• Inter-contact times distribution is a good indication for relationship.

  • Inter-contact time follows a power-law distribution, the bigger that value of the power coefficient, the more frequently the nodes pair interact.

  • We extend to look at inter-contact distribution for all the nodes inside a group and also the inter-contact distribution between two groups.

  • We believe the power-law coefficient of these inter-group inter-contact time distribution, if they are following power law, indicate the closeness of two groups.

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Analysis inter contact times3

  • Here we also want to introduce the concept of friendship communities(not same group but same building).

  • People from one group may be good forwarders for people in the corresponding friendship group.

  • In our experimental data, we happen to have two groups from Paris, and we want to look at whether they have closer relationship when compared to other groups, based on the inter-contact time distribution.

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Evaluation methodology

  • In order to evaluate algorithms, we developed an emulator called HaggleSim, which can replay the mobility traces and emulate different strategies on every contact event.

  • In all the simulations in this work, we divided the traces into discrete contact events with an granularity of 100 seconds.

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Simulation parameters
Simulation Parameters

  • Number of copies: The maximum number of duplicates of each message created at each node.

  • Number of hops: The maximum number of hops, counted from the source, that a message copy can travel before reaching the destination; this is similar to TTL value in the Internet.

  • Time TTL: The maximum time a message can stay in the system after its creation. This is to prevent expired messages from further circulation.

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Performance metrics
Performance Metrics

  • Delivery ratio.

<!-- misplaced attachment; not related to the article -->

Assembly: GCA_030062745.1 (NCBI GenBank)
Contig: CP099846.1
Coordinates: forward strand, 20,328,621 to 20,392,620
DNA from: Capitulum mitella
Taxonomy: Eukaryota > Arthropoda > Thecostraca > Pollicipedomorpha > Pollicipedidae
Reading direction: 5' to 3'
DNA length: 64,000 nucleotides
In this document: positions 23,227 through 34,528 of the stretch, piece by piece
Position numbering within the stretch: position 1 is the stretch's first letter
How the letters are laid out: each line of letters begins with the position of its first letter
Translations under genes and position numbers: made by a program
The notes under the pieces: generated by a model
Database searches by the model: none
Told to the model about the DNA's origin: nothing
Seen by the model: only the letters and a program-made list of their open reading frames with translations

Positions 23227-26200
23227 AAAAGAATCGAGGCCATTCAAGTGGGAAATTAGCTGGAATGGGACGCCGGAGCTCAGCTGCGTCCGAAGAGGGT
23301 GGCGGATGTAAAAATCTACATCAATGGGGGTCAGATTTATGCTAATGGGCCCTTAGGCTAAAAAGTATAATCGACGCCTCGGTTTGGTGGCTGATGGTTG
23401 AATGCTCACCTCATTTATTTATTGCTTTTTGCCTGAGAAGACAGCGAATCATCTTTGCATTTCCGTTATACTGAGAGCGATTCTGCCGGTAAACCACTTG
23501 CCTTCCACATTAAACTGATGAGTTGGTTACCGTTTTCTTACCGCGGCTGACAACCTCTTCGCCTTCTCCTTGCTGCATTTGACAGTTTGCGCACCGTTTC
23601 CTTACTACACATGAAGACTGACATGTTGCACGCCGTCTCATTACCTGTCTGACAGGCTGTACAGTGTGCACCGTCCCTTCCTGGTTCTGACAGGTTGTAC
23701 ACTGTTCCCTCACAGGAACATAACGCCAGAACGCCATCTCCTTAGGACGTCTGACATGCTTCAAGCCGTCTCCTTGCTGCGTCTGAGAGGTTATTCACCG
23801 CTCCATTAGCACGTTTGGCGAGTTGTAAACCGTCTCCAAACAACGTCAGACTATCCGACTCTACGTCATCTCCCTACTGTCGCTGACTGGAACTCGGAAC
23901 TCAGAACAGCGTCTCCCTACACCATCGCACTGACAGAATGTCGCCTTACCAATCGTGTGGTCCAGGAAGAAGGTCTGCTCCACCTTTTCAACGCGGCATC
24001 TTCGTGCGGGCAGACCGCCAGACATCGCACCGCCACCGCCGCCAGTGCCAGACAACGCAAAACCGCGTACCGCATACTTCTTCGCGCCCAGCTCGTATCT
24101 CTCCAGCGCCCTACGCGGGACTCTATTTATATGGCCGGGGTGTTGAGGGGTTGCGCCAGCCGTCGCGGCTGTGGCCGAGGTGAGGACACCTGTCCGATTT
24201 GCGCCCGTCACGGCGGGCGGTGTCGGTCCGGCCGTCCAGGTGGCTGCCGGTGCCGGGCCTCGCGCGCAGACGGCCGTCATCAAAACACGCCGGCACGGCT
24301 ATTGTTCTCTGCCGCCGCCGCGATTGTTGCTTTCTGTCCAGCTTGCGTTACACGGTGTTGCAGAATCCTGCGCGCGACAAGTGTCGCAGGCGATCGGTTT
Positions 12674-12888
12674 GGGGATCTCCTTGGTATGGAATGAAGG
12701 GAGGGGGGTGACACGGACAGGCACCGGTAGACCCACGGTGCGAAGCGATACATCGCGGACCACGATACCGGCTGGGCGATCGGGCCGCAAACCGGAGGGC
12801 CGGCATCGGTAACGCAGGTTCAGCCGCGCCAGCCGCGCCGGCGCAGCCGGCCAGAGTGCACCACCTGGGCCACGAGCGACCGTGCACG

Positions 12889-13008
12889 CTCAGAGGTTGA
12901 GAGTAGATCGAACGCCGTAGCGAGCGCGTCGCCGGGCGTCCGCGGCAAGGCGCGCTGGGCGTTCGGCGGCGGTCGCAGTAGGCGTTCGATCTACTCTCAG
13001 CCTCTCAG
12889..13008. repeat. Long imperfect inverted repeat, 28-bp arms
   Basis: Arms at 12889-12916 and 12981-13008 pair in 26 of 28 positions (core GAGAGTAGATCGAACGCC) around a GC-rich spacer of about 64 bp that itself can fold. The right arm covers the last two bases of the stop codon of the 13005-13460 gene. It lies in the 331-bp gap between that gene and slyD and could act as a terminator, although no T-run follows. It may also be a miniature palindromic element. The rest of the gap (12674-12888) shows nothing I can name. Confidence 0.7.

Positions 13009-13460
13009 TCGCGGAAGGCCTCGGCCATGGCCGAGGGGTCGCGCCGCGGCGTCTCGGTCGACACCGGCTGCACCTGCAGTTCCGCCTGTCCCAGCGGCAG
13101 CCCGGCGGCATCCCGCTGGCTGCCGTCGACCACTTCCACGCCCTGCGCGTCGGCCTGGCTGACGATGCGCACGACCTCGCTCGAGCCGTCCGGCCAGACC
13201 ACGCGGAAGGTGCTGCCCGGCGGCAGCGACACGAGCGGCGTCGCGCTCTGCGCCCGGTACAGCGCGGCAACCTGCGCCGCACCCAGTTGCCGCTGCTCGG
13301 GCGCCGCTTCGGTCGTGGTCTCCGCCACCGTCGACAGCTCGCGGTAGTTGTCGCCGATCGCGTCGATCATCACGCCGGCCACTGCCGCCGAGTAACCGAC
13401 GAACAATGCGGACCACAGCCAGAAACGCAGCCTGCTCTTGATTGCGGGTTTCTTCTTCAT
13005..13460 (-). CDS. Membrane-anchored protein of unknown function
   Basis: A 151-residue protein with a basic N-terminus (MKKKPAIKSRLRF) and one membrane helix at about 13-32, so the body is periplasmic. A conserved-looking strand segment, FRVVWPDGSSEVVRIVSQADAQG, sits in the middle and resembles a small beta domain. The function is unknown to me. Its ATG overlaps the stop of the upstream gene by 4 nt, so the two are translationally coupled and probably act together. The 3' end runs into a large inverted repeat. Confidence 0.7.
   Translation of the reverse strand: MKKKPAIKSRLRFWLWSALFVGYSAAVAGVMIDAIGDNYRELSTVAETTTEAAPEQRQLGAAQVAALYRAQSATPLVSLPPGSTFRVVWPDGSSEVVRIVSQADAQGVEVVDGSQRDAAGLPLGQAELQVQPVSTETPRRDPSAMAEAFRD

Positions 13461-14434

• Half-life delivery time TTL: the time TTL value that would allow half of the messages created to be delivered; It measures how fast and efficient a forwarding strategy for messages delivery.

  • Hop-distribution for deliveries: the distribution of the number of hops needed for all the deliveries

  • Delivery cost: total number of messages (include duplicates) transmitted across the air.

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Simulation scenario
Simulation Scenario

  • We created the following scenario: all the 77 nodes create 1000 messages, destined only to the 34 nodes belonging to the four groups; the message creation times are uniformly distributed throughout the experimental duration.

  • To ensure that the performance improvement is not due to randomly limited number of forwarders, for every round of simulation, we created four random groups of same group sizes as the original groups but with nodes randomly selected from all the 77 nodes.

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  • Just an affiliation label is shown to bring significant improvement in forwarding performance over oblivious or naive forwarding algorithms in PSNs.

  • We need to embed this kind of state information in our future designs for forwarding strategies, and we have shown that labels that identify community provide a good start.